State of Hawaii v. Trump

Filing 198

MEMORANDUM re 65 MOTION for Temporary Restraining Order [MUSLIM ADVOCATES, AMERICAN MUSLIM HEALTH PROFESSIONALS, MUPPIES, INC., THE NATIONAL ARAB AMERICAN MEDICAL ASSOCIATION, AND NETWORK OF ARAB-AMERICAN PROFESSIONALS' BRIEF OF AMICI CURIAE IN SUPPORT OF PLAINTIFFS' MOTION FOR A TEMPORARY RESTRAINING ORDER], filed by American Muslim Health Professionals, Muppies, Inc., Muslim Advocates, Network of Arab-American Professionals, The National Arab American Medical Association. (Attachments: # 1 Declaration of Anton A. Ware, # 2 Exhibit 1 - Shutdown Press Release, # 3 Exhibit 2 - Anderson Cooper Interview, # 4 Exhibit 3 - State Rudy Guiliani, # 5 Exhibit 4 - Miller on Fox News, # 6 Exhibit 5 - WaPo Kansas Suspect, # 7 Exhibit 6 - Seattle Kent, # 8 Exhibit 7 - Fire store owner, # 9 Exhibit 8 - WaPo pipe attack, # 10 Exhibit 9 - Spate of mosque fires stretches across the country, # 11 Exhibit 10 - Politico absolute no choice but to close down mosques, # 12 Exhibit 11 - Georgetown Bridge Initiative Trump Cites Flowed Poll, # 13 Exhibit 12 - Republican Candidates Debate in North Charleston, South Carolina, # 14 Exhibit 13 - Transcript Donald Trump's national security speech, # 15 Exhibit 14 - 60 Minutes Trranscript, # 16 Exhibit 15 - Meet the Press, # 17 Exhibit 16 - Presidential Candidates Debates, # 18 Exhibit 17 - Christian Broadcasting Network, # 19 Exhibit 18 - Donald Trump on Twitter defends Muslim ban, calls work a 'horrible mess', # 20 Exhibit 19 - Pew Reseach Center 2016 Refugees, # 21 Exhibit 20 - DJT Tweet, # 22 Exhibit 21 - So called judge tweet, # 23 Exhibit 22 - See you in court tweet, # 24 Exhibit 23 - Sean Spicer press conference, # 25 Exhibit 24 - Stephen Miller key engineer, # 26 Exhibit 25 - Stephen Miller Islamofascism, # 27 Exhibit 26 - Pew Forum, # 28 Exhibit 27 - State Dept Country Report, # 29 Exhibit 28 - DHS, # 30 Exhibit 29 - DOJ Iraqi Kentucky, # 31 Exhibit 30 - Cato, # 32 Exhibit 31 - Lawfare, # 33 Exhibit 32 - Brennan Center, # 34 Exhibit 33 - Letter Former Officials on March 6 EO, # 35 Exhibit 34 - Trump delays new travel ban after well-reviewed speech - CNN Politics, # 36 Exhibit 35 - Families hoping to make the U.S., # 37 Exhibit 36 - Trump Muslim ban is tearing apart families, # 38 Exhibit 37 - Children and Refugees Who Planned Medical Care in the US Stuck After Trump Executive Order - Health News - ABC News Radio, # 39 Exhibit 38 - Trump's Travel Ban, Aimed at Terrorists, Has Blocked Doctors - The New York Times, # 40 Certificate of Service)(Kacprowski, Nickolas) Modified on docket title text on 3/14/2017 (ecs, ).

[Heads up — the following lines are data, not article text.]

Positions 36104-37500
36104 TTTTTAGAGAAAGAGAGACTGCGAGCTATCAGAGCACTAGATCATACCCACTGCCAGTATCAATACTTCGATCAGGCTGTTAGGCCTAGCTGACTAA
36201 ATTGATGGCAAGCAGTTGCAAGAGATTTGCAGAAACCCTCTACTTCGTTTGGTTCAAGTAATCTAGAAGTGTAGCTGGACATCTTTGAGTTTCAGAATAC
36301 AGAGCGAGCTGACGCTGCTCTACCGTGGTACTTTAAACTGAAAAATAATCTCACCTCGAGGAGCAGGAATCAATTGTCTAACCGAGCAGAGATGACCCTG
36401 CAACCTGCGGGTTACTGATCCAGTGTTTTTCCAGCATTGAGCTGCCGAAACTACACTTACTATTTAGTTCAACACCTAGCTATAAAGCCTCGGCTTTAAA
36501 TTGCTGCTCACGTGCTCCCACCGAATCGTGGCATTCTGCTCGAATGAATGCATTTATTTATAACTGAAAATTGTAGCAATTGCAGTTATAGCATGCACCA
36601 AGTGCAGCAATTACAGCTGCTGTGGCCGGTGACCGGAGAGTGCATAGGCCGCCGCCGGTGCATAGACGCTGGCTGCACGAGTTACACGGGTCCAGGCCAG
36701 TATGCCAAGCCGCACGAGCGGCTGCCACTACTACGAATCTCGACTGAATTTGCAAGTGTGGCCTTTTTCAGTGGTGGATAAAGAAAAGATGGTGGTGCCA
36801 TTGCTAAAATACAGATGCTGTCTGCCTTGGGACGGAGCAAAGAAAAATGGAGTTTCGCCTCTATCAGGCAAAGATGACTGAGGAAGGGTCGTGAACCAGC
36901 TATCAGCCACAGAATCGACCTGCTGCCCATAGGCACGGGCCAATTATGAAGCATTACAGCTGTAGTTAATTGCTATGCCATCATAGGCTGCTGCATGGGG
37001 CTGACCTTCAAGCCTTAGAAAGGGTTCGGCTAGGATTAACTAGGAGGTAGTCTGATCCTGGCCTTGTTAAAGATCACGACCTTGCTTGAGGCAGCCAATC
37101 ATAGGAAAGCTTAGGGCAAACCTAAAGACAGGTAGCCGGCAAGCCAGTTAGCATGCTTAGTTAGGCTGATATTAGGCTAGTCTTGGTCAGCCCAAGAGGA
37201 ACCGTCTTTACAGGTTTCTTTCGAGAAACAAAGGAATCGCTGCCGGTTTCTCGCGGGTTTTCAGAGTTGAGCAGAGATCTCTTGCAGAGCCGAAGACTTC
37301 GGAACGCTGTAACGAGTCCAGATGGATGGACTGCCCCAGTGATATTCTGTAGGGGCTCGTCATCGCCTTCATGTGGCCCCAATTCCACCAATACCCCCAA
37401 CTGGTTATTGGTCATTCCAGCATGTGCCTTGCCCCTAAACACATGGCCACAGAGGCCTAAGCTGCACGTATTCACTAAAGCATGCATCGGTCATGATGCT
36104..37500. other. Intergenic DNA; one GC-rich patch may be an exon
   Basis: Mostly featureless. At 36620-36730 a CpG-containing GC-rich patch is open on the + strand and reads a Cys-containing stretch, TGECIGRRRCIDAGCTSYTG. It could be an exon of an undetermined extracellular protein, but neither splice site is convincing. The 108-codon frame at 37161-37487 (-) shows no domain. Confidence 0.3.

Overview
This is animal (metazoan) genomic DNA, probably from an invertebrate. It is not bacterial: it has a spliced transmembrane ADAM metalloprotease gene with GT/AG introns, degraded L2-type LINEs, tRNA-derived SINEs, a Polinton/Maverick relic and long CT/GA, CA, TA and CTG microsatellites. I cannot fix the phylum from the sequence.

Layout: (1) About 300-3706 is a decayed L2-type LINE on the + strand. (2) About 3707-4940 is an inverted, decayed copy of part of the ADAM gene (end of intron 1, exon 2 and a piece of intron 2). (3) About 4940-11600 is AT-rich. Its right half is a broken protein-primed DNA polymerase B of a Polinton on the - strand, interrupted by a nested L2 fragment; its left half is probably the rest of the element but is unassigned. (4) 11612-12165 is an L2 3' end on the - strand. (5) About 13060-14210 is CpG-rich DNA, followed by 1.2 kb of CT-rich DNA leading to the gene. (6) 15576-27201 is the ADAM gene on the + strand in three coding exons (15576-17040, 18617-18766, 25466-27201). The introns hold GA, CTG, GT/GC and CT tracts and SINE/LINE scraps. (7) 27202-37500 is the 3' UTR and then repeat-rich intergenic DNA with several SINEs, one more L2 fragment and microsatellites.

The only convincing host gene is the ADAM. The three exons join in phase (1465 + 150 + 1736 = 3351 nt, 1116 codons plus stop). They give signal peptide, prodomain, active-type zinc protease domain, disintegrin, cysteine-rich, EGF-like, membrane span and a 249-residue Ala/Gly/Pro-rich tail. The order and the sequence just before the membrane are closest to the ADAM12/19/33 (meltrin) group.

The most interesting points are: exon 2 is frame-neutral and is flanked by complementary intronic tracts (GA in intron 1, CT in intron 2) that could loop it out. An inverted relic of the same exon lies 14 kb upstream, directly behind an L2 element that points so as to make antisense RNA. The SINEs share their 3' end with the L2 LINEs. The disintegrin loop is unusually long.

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EXHIBIT 35 2/16/2017 Families hoping to make the U.S. their home scramble to rearrange their lives - LA Times Families hoping to make the U.S. their home scramble to rearrange their lives Syrians evacuated from the embattled city of Aleppo during a cease-fire arrive Dec. 19 at a refugee camp near Idlib. (Associated Press) By Shashank Bengali, Nabih Bulos and Ramin Mostaghim JANUARY 27, 2017, 4:15 PM H | REPORTING FROM TEHRAN ours of interviews, months of waiting: they were a small price to pay for Syrians, Iranians and others hoping the U.S. would be their new home. President Trump appeared to end those hopes Friday with an executive order that was expected to bar refugees from entering the United States, including citizens of several Muslim-majority nations. For Syrians attempting to flee the nearly six-year-old civil war in their country, Trump’s policy, based on a draft of the order, would indefinitely suspend their chances of finding refuge in the U.S., a country that many blame for failing to stop the conflict. For citizens of countries including Iran, Iraq, Libya, Somalia, Sudan and Yemen — whose visa applications would be blocked until a new “extreme vetting” procedure is put in place — the policy would separate families, Presidents Day Sale! Get 90% off. Ends 2/22. keep parents from attending their children’s weddings and perhaps make it tougher for green-card holders to SAVE NOW › come home to the U.S. 1/4 2/16/2017 Families hoping to make the U.S. their home scramble to rearrange their lives - LA Times “Why is Trump victimizing Iranians as people?” asked a 45-year-old engineer in Tehran, who asked that his name be withheld because he did not want to run afoul of U.S. authorities. Even before Trump signed the executive order Friday afternoon, families in the affected countries reacted to reports about a draft of the policy obtained by the Los Angeles Times and other news organizations. The Iranian engineer and his wife had traveled to Cyprus to apply for asylum in the U.S., because Iran and the U.S. have not had diplomatic relations since 1979. The couple’s 18-year-old daughter is autistic, he said, and refuses to wear a headscarf, which has gotten her arrested by Iran’s moral police. “The education and medical care of an autistic child is breaking me financially,” he said. “I hoped that in America we could afford to get her better care and schooling.” Syrians who were in the middle of a lengthy, difficult process to apply for asylum in the U.S. suddenly found their petitions stuck in limbo, with no word as to whether their scheduled interviews would take place. Abdul Jabbar Yousef, a 33-year old native of Homs, Syria, who is applying for asylum in the U.S., had gone through two interviews over the past year but was unsure if his third interview, scheduled for two weeks from now, was still on. The father of three left Homs in late 2012 and settled in Jordan, before migration officials contacted him and asked if he wanted to go to the U.S. This week he called the International Organization for Migration, which processes asylum cases, but officers there said they had heard nothing. “We asked if they could switch our case to another country, and they said it was unlikely,” Yousef said. For Abdul Salam Hussein, 21, going to America meant a chance to complete his studies. His family had applied for asylum in the U.S. two years ago, after they fled the northern Syrian city of Aleppo in early 2014. His parents, along with most of his younger brothers and sisters, had already been granted asylum, but Hussein was forced to apply separately when he turned 21. He hoped to become a journalist and prepared for the TOEFL, an English proficiency test foreign students must take to apply for U.S. universities. He had also picked up some Turkish and German living in the city of Bursa, roughly 60 miles south of Istanbul. “My older brother was a geography teacher in Syria, but now he’s working in a garment factory. … It’s not right. That’s why we wanted to go to America,” he said in a phone interview this week. With prospects of getting refuge in America dimming, Hussein wondered whether he should have risked his life to join the throngs of Syrians who have fled the country by sea. Presidents Day Sale! SAVE NOW › “We’ve 90% off.two years if this happens,” he said. “I could have gone to Europe in the boat. I have friends of Get wasted Ends 2/22. mine who applied to Canada, and they are there now. I’m still in Turkey.” 2/4 2/16/2017 Families hoping to make the U.S. their home scramble to rearrange their lives - LA Times Yet he remained sanguine. “We learned from the war not to regret anything,” he said. “What can I do? Sit down and cry? If they don’t [let me into the U.S.] then I’ll try somewhere else.” Jamal Abdi, policy director for the National Iranian American Council, an advocacy group based in Washington, said the order had been generating insecurity and uncertainty. “We’re already inundated with calls and emails from people about travel plans they’re putting on hold, spouses and family members who are currently traveling and not able to come back to the U.S., a large Iranian student population who are at international conferences and potentially stuck in limbo,” Abdi said. The language in the executive order was so broad, Abdi said, that it was not immediately clear whether greencard holders — who have undergone strict vetting to become permanent U.S. residents — would be allowed to come back to the United States if they were currently overseas. Simindokht Shirvani, a green-card holder from Iran who lives in Southern California, has been with her pregnant daughter in Iran for the past month and is unsure whether she will be allowed to return to the U.S. Shirvani, a member of the Bahai religious minority that has complained of widespread discrimination in Iran, said she was shocked at the news. She hoped Trump’s policy would make an exception for her faith, as reports suggested that “religious minorities” in the majority-Muslim countries would be exempted from the ban. “But I am worried about my fellow countrymen and women who are Muslims and may not be admitted to U.S. soil even with a green card,” said Shirvani, a 65-year-old widow. “It is not fair.” Hadi Kargar, a retired Iranian education ministry employee in Tehran, and his wife were hoping in February to visit their daughter in Boston, where she is earning a master’s degree focusing on human rights. Two years ago they obtained a U.S. visa from the U.S. consulate in Dubai. They have an appointment there scheduled for next week, but after hearing reports that U.S. authorities have suspended visa interviews for Iranians, they have no idea whether to spend the more than $1,000 it will cost to get to Dubai. “We do not know what the answer of the U.S. will be — it is less than 10 days from now,” said Kargar, 60. “Hearing the news my wife got so worried that she is sick now. We don’t want to migrate to America — we just want to see our daughter.” Foreign students in the U.S. were anticipating being separated from loved ones. At a pro-immigrant demonstration in New York this week, Saeed Vasebi, a 28-year-old doctoral student from northwestern Iran, said he was unsure whether he could return home this summer to visit his family and Presidents Day Sale! girlfriend and still be2/22. Get 90% off. Ends allowed to come back and complete his degree in renewable energy. SAVE NOW › 3/4 2/16/2017 Families hoping to make the U.S. their home scramble to rearrange their lives - LA Times “If I leave this country, I cannot get back and I cannot finish my PhD,” said Vasebi, who held a placard that read, “We are students, not terrorists.” “I don’t know that I can ask my girlfriend to wait four more years for me. We were planning to get married. I can apply for a new visa in Iran. I can ask her to apply for a visa. But it is not a sure thing.” Some institutions were already taking action before Trump signed the order. At a major teaching hospital in Ohio, one official said he had sent instructions to administrators telling them to cancel offers of residency to medical students from some countries. “We are literally going to look at ‘Country of origin’ and remove the applicant based on [that],” said the official, who did not want to be named criticizing the policy. “Can’t get more racist than that.” Special correspondents Mostaghim reported from Tehran and Bulos from Amman, Jordan, and staff writer Bengali from Mumbai, India. Staff writer Barbara Demick in New York contributed to this report. Follow @SBengali on Twitter for more news from South Asia Copyright © 2017, Los Angeles Times This article is related to: Middle East, Iran, Syria, Africa, Turkey Presidents Day Sale! Get 90% off. Ends 2/22. SAVE NOW › 4/4